Re: iPad

I’m concerned too.

There’s not one line of Mark Pilgrim’s Tinkerer’s sunset that I disagree with. I respect Mark a tremendous amount. But I think my concern is less about the sunset for the tinkerers. Though Mark’s lament really is less about the general sunset and more about the sunset in Cupertino.

Tinkerers will tinker.

I think I’m more concerned we’ll see the intellectual equivalents of the App Store reviewers use increased controls in the operating system to do whatever control freaks do. But I remember then that they already do in most IT environments.

I’m Mark’s age. But my background is, and certainly my abilities are, different.

In third grade I went to Fuller Magnet School in Raleigh — seeing my first computer ever — and having a chance that few lower-middle class kids from the rural suburbs had then — and few chances that they have today. I had electives, I was able to take a computer class. I learned LOGO on Apple II’s — and then BASIC.

“Learn” is a misnomer. I used it. I don’t know if I was taught loops or not, I don’t think so, but I don’t remember, but even if I was, I’m not sure in third grade I could have understood them. So I wrote hundreds of repetitive “Plot” statements — I stayed late after school waiting for my mom to come pick me up — the buses didn’t run from Raleigh to rural Garner where I commuted to the school — to print out “NC State #1” on the screen. Most of my classmates gave up long before I did in that pre-Ritalin era. But there I was, plugging away, line after line after line.

My first computer I had at home was a Timex Sinclair 1500 I think it had BASIC too, but I don’t think I understood that. Instead I spent hours loading Frogger from cassette tape, waiting for 5+ minutes for it to load, and then eventually crash, at which I’d load it again, lather, rinse, repeat. My friends usually gave up on it, and went down the street to play on the Commodore 64 — that had cartridges and better graphics.

I ended up getting a “Sharp Scientific Calculator” — a luxury that very few kids had in the rural schools I went back to when the commute to downtown wasn’t working out so well. In my pre-algebra and pre-geometry years I didn’t have a clue what any of the functions on it meant. But I learned I could type line after line after line of Print statements in the tiny one-line screen — which I did, using the attached 2.5 in thermal printer to plot out ascii graphics. And when I got the spaces off, I’d go back and retype all the lines again, lather, rinse, repeat.

My schools didn’t have any computers, not for the kids at least. I didn’t touch computers again until, as an alternate to the Math program at the NC Governor’s School in 1990 — I got to try out “Assembly Language” and “Pascal” I remember vaguely that I had classmates like Mark, kids that I was awed of that parlayed hard work, opportunity, and brilliance into becoming programming contest winners light years beyond me. And it’s safe to say that I had opportunities to that point — and that tenacity — that put me light years ahead of the kids back home.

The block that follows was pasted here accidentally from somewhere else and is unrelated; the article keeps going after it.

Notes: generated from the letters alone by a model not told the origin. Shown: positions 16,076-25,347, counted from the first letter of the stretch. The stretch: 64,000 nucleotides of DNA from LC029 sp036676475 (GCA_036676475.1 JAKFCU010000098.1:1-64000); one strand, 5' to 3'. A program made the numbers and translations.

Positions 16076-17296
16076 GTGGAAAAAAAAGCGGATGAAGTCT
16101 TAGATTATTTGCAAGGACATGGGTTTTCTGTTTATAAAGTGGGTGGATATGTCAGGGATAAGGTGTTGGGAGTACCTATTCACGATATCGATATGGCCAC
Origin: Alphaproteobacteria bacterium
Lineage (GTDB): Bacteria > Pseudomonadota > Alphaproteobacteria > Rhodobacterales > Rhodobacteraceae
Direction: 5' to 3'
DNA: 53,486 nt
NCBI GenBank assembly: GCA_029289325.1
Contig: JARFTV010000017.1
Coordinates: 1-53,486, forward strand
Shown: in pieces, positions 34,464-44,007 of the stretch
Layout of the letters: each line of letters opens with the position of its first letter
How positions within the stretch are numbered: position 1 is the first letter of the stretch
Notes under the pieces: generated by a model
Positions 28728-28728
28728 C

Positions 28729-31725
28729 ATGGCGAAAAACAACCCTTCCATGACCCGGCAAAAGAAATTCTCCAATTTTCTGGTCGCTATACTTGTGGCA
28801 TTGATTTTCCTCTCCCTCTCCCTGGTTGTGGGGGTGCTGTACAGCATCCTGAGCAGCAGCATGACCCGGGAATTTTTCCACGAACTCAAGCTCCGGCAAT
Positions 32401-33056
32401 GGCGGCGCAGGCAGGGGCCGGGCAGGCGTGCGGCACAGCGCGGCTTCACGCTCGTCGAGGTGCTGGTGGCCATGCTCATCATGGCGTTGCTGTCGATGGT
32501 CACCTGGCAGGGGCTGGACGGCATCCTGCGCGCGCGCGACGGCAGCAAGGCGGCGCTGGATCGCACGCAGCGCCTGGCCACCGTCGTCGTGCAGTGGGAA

The rest, well, with my first “real computer” — is history — 19 years of computing support, system administration, and even software programming — 19 years of using multiple computer platforms and a handful of languages, shooting myself in the foot with every last one of them, and fixing the mess. 19 years of helping others to do the same. Lather, rinse, repeat.

I worry about Apple. I can understand Richard Stallman’s dystopic vision. I fear that too.

Here’s the hope. That OS, that hardware, is paradoxically more accessible to far more people than most things that have come before it. The tinkerers will tinker, but the general population — even the academic population — does not. They won’t even lather, rinse, repeat. 19 years of supporting them has shown me that.

In spite of my freedoms being limited, in spite of the DRM, in spite of the restrictions, in spite of my own hypocrisy — my iPhone is the greatest computer I’ve ever owned — much better than that Timex Sinclair, much better than that Sharp, much better than that Emerson. Even better than that PowerPC 6100AV. I don’t miss the 10,000 lines of Plot X,Y. Maybe I should, but I just want the damn thing to work. And while I can write Objective-C programs — I don’t.

And neither do most. But they use the iPhone and the iPod Touch. They use it like they’ve never used any computer before it. It’s their window into the freedom0-powered web that enables them to connect to each other in ways — similar to the ways they always have in their local communities — but in wider ways in the larger world. It’s letting those that never could connect well within the local community — kids like me that were spending hundreds of hours on thousand of plot lines — to connect too.

I don’t want to settle for mediocrity. I don’t want to give up freedoms to gain them. But these devices — and more — that web — are bringing down command-and-control IT overlords in the process.

The iPad is going to do that. And more. It’s going to change computing. It’s going to screw some and vastly enable others. Just like every platform has before it. Lather, rinse, repeat.

I don’t welcome my Apple overlords. But I welcome the change, at least for now.